This natural lemongrass and neem oil soap recipe contains both neem oil and evening primrose oil, both prized for their medicinal skin care properties that can help to tackle tough skin issues like eczema. In addition, this natural lemongrass and neem oil soap recipe is scented with an energizing blend of lemongrass essential oil and a touch of sage and tea tree oil.
Natural Lemongrass & Neem Oil Soap Recipe
3.6 oz. avocado oil
1.8 oz. cocoa butter
5.4 oz. 76° melt point refined coconut oil
1.8 oz. evening primrose oil
13.3 oz. virgin olive oil
4.7 oz. palm kernel flakes
1.8 oz. safflower oil
3.6 oz. 100% neem oil
11.8 oz. distilled water
4.9 oz. sodium hydroxide/lye
water as % of oils=33%
This coconut oil facial soap recipe is palm free and will yield 10 bars of soap approximately 5 oz. each depending on how they are cut. This palm free cold process soap recipe will fit inside my DIY wooden loaf soap mold.
As this lemongrass and neem oil soap recipe has a high amount of olive oil and doesn’t make a super hard bar – it rates a 39 for hardness out of the recommended 29-54 range at SoapCalc (learn more about using lye calcs here) – I added a small amount of sodium lactate to the recipe. This is optional. If you don’t have palm kernel flakes on hand – which are included for both lather and hardness – you can substitute with palm kernel oil. Alternately, you can also make this homemade soap recipe palm free by substituting the palm kernel flakes with lard. If you make substitutions, however, you MUST run this lemongrass and neem oil soap recipe back through a lye calculator.
For visual interest I added two bars of soap to this recipe. I simply cut them into cubes and placed the soap cubes inside my prepared soap mold before pouring the soap. The two bars of soap I used are my Lemon & Poppyseed Soap (recipe here) and my Natural Black Clay & Sea Salt Soap (recipe here.) Adding the soap will increase the final weight of the soap bars to around 6 oz. each.
I did use a fragrance oil for this soap recipe. However the sage side of the lemongrass sage fragrance oil I used was a bit too potent for me, so I made it a little more lemon-y by adding the lemongrass essential oil and the tea tree oil which rounded it out quite nicely. You can always omit the fragrance oil from this homemade soap recipe if you’d like a completely natural soap bar and simply increase the amount of the essential oils used.
You’ll need to follow my basic cold process soapmaking instructions for this natural lemongrass and neem oil soap recipe.
(If you’ve never made cold process soap before here’s another good, inexpensive beginner’s cold process soap recipe. Or download my free beginner soapmaking ebook.) Be sure to take all proper safety precautions when working with lye including goggles and gloves.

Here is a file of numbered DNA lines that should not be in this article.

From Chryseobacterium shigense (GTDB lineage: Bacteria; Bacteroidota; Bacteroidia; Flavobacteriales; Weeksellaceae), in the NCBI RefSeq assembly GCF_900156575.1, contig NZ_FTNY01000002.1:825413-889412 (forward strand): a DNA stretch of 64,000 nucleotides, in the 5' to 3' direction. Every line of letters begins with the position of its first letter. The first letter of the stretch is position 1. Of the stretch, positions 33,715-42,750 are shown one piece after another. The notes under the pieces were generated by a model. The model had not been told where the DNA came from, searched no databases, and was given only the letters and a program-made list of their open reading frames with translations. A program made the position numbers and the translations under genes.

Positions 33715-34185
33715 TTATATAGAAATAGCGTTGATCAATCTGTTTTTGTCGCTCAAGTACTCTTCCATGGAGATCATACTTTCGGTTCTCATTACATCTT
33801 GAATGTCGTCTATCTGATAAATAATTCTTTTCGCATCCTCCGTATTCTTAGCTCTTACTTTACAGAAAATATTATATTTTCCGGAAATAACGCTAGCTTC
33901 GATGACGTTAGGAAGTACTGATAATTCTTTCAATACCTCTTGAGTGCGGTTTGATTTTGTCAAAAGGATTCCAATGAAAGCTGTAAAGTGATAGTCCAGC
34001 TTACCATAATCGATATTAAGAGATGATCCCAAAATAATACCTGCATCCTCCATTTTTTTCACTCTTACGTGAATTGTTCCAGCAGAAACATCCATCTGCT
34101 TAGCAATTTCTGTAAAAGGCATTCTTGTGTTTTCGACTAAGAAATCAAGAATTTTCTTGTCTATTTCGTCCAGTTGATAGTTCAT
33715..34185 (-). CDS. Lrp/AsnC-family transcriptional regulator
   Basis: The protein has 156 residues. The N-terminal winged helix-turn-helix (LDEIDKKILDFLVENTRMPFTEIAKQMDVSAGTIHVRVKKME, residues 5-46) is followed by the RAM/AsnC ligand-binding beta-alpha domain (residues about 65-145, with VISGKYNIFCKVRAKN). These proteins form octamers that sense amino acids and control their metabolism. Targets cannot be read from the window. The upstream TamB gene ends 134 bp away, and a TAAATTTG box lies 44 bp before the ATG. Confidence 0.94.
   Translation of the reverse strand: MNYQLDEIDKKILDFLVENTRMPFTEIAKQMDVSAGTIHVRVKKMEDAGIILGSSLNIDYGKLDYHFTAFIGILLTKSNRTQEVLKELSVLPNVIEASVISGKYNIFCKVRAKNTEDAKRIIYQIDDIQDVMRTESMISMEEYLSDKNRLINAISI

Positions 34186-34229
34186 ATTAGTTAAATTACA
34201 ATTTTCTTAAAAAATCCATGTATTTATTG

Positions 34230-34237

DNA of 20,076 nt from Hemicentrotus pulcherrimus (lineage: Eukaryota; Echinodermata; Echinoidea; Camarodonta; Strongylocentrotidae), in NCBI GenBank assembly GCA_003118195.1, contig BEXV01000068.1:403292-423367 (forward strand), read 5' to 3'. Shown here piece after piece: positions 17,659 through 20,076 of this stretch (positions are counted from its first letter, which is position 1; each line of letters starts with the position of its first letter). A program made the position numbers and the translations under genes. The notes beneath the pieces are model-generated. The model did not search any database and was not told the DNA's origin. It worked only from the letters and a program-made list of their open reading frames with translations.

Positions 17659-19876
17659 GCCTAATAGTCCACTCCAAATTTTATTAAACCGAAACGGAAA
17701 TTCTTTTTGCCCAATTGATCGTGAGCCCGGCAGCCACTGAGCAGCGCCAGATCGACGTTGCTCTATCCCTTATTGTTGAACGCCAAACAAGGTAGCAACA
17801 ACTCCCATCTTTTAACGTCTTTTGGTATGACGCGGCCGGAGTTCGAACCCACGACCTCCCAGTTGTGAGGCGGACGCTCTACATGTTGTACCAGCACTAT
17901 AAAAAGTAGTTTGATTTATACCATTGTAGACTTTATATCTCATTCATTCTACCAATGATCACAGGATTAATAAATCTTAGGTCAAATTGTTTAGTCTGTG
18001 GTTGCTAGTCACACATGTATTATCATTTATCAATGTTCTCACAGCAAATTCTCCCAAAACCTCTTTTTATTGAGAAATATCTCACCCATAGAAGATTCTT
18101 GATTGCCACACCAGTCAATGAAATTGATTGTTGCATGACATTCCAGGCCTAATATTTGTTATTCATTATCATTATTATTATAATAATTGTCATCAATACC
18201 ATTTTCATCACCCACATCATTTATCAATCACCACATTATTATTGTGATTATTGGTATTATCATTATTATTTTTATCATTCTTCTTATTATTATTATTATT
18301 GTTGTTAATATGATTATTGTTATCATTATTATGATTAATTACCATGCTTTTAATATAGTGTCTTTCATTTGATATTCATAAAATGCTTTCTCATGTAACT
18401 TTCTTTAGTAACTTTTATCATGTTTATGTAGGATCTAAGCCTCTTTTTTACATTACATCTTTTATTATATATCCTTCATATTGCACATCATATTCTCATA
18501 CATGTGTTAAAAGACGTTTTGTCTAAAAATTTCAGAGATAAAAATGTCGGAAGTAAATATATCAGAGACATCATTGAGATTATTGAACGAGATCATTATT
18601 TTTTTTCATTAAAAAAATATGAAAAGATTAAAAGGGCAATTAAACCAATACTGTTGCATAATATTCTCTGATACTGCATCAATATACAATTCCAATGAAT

Begin by measuring out the distilled water in fluid ounces. Pour into a heat safe pitcher. Next, using a digital scale weigh out the lye. Slowly pour the lye into the water in a well ventilated area and stir until all the lye has dissolved. Set aside to cool.
Now weigh out the eight soapmaking oils and butter using a digital scale and combine in a stainless steel pot. Heat until the oils and cocoa butter have melted completely, then remove from heat.
Now prepare your fragrance oil and essential oils by weighing them out into a glass Pyrex measuring cup. Set aside.
Measure out the kaolin clay into a small container and also set aside.
When the lye-water has cooled to around 90°-95°F – you want the soapmaking oils and lye-water to be about the same temperature – you’re ready to make soap.
Measure out the sodium lactate and stir into the cooled lye-water.
Add the clay to melted and cooled soapmaking oils. Mix with a stick blender until thoroughly combined.
Now slowly pour the lye-water into the soapmaking oils. Mix with a stick blender until you reach a light trace, then add the fragrance and essential oils. Mix with the stick blender until you reach a medium trace.
Now pour the soap into your prepared mold. (If you are using a wooden soap mold you will need to line it first.)
Level the top of the poured soap with needed. Then lightly cover the top of the mold with a section of cardboard and set aside in a safe location where it won’t be disturbed.
After 24 hours your can unmold your lemongrass and neem oil soap. (If you omitted the sodium lactate and your homemade soap is still soft, simply wait an extra day before unmolding.) Once you’ve unmolded your soap, cut it into bars and set them aside to cure for approximately 4 weeks before use.
Once your natural lemongrass and neem oil soaps have cured, simply wrap your soap bars and label as desired. (Go here to learn how to make your own custom soap labels.)
Like this neem oil soap recipe? Then be sure to check out my other bath, body and skin care recipes that contain neem oil as a key ingredient. Then follow me on Pinterest for even more of my homemade soap recipes as well as some of my favorite bath and body DIY’s from around the web.